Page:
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With a given example

$$ a_{n-1} = ca_{n-2} $$

general solution:

$$ a_{n} = c . c . a_{n-2} $$
$$ = c . c . a_{n-3} $$
$$ = c^n a_0 $$

Question: Find the general solution for the homogeneous equation $$ a_{n} = 5a_{n-1} $$

General solution:

$$ a_{n} = 5^n a_{0} $$

Is my general solution correct based on the given example?

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  • $\begingroup$ I believe you have a typo in the first equation, should it be $a_n = c \cdot a_{n-1}$? $\endgroup$ – Nicolas Villanueva May 5 '11 at 7:59
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    $\begingroup$ Yes. There is a typo in the first displayed formula, you meant $a_n=c\cdot a_{n-1}$, and in the third displayed line, you meant $a_n=c\cdot c\cdot c\cdot a_{n-3}$. And I would prefer to go forwards than backwards, $a_1=5a_0$, $a_2=5a_1=5^2a_0$, and so on. But backwards is fine. $\endgroup$ – André Nicolas May 5 '11 at 8:00
  • $\begingroup$ @Nicolas Villanueva: I have corrected the typo. @yunone: I am new to mathse. Thanks for the info. I will accept the answers $\endgroup$ – ilovetolearn May 5 '11 at 8:10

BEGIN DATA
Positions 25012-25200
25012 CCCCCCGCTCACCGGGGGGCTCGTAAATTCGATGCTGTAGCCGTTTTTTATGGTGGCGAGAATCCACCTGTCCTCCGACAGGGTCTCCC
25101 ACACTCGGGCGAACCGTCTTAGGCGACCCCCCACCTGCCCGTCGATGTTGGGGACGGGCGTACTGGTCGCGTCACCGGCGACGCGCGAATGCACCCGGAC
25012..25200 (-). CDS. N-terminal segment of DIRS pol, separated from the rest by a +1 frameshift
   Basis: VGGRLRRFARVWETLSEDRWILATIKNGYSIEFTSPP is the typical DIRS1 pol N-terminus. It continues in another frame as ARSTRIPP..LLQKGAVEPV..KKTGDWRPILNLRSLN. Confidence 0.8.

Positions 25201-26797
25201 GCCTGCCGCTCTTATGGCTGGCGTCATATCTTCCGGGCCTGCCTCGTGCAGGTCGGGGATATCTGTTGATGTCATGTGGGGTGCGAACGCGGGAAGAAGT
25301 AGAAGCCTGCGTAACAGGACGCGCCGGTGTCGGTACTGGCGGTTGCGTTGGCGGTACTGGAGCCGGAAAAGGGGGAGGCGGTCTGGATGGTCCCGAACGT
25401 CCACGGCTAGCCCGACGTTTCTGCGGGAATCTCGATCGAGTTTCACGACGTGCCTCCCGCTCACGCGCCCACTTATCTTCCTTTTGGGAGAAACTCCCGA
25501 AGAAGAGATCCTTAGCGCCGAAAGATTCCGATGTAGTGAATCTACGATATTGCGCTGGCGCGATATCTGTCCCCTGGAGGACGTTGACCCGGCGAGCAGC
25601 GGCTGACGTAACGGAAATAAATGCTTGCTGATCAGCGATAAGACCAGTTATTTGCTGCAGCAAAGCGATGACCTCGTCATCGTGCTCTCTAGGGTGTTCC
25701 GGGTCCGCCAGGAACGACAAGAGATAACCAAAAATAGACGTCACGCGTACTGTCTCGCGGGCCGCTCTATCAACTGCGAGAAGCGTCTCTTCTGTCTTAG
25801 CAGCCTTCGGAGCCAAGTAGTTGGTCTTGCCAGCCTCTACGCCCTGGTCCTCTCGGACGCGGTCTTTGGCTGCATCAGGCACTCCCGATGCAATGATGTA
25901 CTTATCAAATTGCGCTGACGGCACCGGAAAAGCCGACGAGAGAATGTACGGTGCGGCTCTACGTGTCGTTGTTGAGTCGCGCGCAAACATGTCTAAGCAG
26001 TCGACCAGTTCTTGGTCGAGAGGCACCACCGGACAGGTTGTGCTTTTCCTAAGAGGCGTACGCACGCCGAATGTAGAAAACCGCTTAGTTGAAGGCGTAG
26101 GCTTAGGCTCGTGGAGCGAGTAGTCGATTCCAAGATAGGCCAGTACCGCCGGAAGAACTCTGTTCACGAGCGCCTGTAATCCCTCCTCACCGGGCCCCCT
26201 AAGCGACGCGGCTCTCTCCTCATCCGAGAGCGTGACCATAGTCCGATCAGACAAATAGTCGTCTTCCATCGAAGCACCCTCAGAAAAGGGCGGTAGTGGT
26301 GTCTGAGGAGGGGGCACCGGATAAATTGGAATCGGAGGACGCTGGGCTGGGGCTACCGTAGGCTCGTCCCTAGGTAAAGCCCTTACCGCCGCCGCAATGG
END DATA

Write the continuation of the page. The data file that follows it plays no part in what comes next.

• $\begingroup$ @liangneh: The correction of the first typo should have been to $a_n=c\cdot a_{n-1}$. The correction you made is correct, but not as helpful. The next typo, on the third displayed line, remains uncorrected as of now. $\endgroup$ – André Nicolas May 5 '11 at 8:37
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Even if that first equation is a typo, that is the correct general solution. If a proof is necessary, I suggest using Induction on $n$.

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  • $\begingroup$ That was a given example for me to answer the question below. $\endgroup$ – ilovetolearn May 5 '11 at 8:17
  • $\begingroup$ this is not a proving question $\endgroup$ – ilovetolearn May 5 '11 at 9:59

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